TurboTax Slammed for ‘Deceptive Advertising’ — Not Actually Free for Most Users
The Federal Trade Commission (FTC) has decisively ruled against Intuit, the company behind TurboTax, regarding its misleading “free” service advertisements.
The FTC found these advertisements deceptive, stating, “Intuit blanketed the country with deceptive ads to taxpayers across multiple media channels.” This strong stance from the FTC is a response to Intuit’s claims that consumers could file their taxes for free, which wasn’t the case for many.
Intuit's Advertising Restrictions Imposed by FTC
The Associated Press reports that U.S. regulators are now holding Intuit accountable, mandating that they cannot market their services as “free” unless truly free for all, or clear eligibility disclosures are made.
The FTC’s decision targets the heart of deceptive advertising, ensuring that consumers are not misled by false promises of free services.
FTC's Harsh Critique of Intuit's Practices
The New York Times revealed the FTC’s opinion, criticizing Intuit’s actions strongly: “The character of the past violations is egregious.”
This statement is part of the FTC’s broader findings that Intuit’s advertising was broadly and misleadingly disseminated through various media, leading to significant consumer confusion and misrepresentation of their tax filing services.
Mandatory Transparency in TurboTax Advertising
In the wake of the FTC’s ruling, Intuit is now required to disclose the actual percentage of consumers who qualify for their “free” services, as reported by The New York Times.
The FTC aims to enhance transparency and prevent customers from being misled about the true nature of TurboTax’s offerings.
Intuit's Response to the FTC's Ruling
Intuit, in a statement to The Associated Press, expressed disagreement with the FTC’s decision, calling it “deeply flawed.”
The company stated, “This decision is the result of a biased and broken system where the Commission serves as accuser, judge, jury, and then appellate judge all in the same case.”
FTC's Initial Judgment Against Intuit
The FTC’s recent decision follows an initial ruling by their chief administrative law judge, D. Michael Chappell.
The Associated Press reports that in September 2023, Judge Chappell found that Intuit had violated federal law through deceptive advertising, setting the stage for the FTC’s subsequent final order.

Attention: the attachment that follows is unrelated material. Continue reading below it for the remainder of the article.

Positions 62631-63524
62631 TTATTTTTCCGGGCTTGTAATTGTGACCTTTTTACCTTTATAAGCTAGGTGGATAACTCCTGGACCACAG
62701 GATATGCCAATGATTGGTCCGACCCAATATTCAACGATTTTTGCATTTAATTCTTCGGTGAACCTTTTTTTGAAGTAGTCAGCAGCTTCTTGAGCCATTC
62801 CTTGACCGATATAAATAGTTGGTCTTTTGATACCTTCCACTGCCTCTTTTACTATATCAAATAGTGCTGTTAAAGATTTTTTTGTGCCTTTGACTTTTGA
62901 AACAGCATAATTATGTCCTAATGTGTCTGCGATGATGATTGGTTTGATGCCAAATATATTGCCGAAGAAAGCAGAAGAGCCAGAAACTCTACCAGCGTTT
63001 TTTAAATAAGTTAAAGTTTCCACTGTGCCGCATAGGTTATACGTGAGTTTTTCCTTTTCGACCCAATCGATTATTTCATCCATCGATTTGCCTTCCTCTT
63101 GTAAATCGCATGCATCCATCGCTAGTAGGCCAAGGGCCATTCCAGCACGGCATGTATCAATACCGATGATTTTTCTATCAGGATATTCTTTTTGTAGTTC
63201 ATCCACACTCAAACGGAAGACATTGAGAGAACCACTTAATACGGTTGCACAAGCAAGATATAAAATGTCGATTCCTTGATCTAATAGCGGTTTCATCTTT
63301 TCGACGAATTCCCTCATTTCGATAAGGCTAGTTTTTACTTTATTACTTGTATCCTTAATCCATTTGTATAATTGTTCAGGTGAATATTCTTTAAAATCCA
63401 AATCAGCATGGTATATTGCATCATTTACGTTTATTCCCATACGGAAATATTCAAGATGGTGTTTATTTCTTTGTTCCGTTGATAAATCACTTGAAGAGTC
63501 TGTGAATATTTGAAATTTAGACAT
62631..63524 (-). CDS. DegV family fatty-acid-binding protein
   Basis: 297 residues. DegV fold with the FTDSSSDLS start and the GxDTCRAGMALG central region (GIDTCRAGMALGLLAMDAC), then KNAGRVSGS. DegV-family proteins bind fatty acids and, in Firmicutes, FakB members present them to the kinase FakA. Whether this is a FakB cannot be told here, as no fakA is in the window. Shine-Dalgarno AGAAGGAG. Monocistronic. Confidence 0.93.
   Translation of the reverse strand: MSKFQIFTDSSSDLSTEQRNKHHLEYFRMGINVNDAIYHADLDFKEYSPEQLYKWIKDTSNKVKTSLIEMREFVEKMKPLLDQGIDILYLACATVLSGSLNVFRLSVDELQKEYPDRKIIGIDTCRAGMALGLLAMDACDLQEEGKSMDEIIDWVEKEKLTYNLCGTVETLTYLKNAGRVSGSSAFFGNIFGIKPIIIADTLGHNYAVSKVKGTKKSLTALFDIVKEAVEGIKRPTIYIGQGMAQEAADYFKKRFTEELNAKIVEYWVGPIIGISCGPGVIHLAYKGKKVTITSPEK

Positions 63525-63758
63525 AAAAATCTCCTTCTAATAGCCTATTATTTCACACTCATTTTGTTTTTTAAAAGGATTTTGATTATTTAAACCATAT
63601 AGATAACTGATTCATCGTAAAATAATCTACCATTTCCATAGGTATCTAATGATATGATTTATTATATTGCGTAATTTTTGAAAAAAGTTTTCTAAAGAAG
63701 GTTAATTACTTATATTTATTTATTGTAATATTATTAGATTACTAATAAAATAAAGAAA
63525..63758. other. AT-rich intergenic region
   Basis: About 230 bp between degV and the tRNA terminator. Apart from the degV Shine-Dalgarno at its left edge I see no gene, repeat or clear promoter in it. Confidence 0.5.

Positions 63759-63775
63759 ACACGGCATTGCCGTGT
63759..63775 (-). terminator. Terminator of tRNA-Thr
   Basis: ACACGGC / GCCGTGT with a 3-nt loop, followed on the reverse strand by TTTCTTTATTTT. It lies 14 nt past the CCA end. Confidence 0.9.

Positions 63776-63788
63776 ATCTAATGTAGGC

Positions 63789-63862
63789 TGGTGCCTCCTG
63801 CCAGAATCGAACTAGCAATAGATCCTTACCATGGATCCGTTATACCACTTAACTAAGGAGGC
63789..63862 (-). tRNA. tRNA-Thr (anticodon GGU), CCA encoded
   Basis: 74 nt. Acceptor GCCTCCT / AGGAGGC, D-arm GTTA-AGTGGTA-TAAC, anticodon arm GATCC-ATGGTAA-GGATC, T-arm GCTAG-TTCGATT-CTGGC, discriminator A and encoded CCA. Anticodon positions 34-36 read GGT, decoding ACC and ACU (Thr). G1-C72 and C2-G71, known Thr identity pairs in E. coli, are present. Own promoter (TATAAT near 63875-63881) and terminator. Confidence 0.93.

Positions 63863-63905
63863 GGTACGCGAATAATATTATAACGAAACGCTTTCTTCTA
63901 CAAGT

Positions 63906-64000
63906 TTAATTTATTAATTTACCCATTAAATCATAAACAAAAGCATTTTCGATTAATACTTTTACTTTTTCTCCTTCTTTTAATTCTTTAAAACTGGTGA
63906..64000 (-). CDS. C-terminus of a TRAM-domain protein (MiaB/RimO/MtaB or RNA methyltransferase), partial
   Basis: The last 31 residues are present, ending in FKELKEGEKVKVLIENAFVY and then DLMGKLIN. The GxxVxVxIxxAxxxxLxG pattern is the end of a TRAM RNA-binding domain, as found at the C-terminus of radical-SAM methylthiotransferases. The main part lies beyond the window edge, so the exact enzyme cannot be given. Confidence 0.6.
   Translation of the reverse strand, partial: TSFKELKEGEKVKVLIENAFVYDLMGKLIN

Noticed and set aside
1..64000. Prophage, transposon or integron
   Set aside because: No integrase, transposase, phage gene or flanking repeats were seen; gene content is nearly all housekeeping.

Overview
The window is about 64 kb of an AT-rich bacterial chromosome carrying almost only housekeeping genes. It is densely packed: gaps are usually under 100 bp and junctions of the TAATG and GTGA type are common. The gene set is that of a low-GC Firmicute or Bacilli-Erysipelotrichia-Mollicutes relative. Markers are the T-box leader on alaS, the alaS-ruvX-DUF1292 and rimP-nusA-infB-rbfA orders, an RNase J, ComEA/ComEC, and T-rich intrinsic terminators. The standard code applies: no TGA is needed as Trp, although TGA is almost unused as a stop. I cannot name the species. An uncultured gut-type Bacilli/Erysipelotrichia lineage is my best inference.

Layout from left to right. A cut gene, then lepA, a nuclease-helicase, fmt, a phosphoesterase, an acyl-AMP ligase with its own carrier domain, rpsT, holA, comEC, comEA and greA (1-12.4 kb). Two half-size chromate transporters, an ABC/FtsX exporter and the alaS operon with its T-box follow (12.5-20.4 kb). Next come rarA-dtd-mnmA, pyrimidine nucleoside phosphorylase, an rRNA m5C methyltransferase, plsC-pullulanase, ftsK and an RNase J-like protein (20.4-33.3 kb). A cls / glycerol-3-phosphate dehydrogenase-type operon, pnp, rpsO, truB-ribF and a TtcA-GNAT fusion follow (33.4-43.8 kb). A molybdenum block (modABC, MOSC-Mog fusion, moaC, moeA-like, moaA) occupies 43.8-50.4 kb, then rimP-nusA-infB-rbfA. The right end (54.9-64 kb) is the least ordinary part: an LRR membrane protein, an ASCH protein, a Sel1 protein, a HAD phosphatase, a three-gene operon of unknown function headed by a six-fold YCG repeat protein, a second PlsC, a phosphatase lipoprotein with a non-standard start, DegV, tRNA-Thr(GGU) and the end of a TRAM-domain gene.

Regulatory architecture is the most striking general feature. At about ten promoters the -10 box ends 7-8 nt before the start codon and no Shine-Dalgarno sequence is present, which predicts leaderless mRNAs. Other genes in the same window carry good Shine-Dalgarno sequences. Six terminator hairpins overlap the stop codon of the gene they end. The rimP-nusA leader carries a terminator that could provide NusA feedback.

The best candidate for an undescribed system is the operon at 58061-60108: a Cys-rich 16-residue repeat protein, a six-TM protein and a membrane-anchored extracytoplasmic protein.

Previous Settlements and Financial Penalties for Intuit
In a previous related case, in 2022, Intuit agreed to a settlement requiring them to pay $141 million in restitution to nearly 4.4 million taxpayers, per information from NBC News.
This settlement, signed by the attorneys general of all 50 states, was a response to Intuit’s marketing of “free” services, which were not actually free for a significant number of consumers.
TurboTax's Limited 'Free' Service Eligibility
This disclosure aligns with the FTC’s mandate for transparency in advertising, providing consumers with a clearer understanding of who can actually use the “free” tax-filing service.
FTC's Non-Financial Penalties on Intuit
While the FTC did not impose a financial penalty on Intuit for its deceptive advertising practices, the company is required to change how it markets TurboTax, according to The Associated Press.
Specifically, Intuit must now clearly disclose the eligibility criteria for its “free” services, ensuring that consumers are not misled.
Intuit Criticizes the FTC's Decision-Making Process
Intuit has voiced strong objections to the FTC’s decision-making process, accusing the Commission of being biased and broken.
The company’s statement to Fast Company included the claim, “Absolutely no one should be surprised that FTC Commissioners — employees of the FTC — ruled in favor of the FTC as they have done in every appeal for the last two decades.”
Intuit's Legal Action Against H&R Block
Amid its own controversy, Intuit is pursuing legal action against another tax preparation company H&R Block, Fast Company reveals.
They allege that H&R Block engaged in “false and misleading price comparisons between its products and Intuit’s TurboTax products.”
FTC's Firm Stance on Advertising 'Free' Services
The FTC’s order against Intuit is a clear message to the industry: “free” must mean truly free for all consumers.
The order aligns with the FTC’s broader objective of ensuring honest and transparent advertising, particularly in areas that significantly impact consumers’ financial decisions.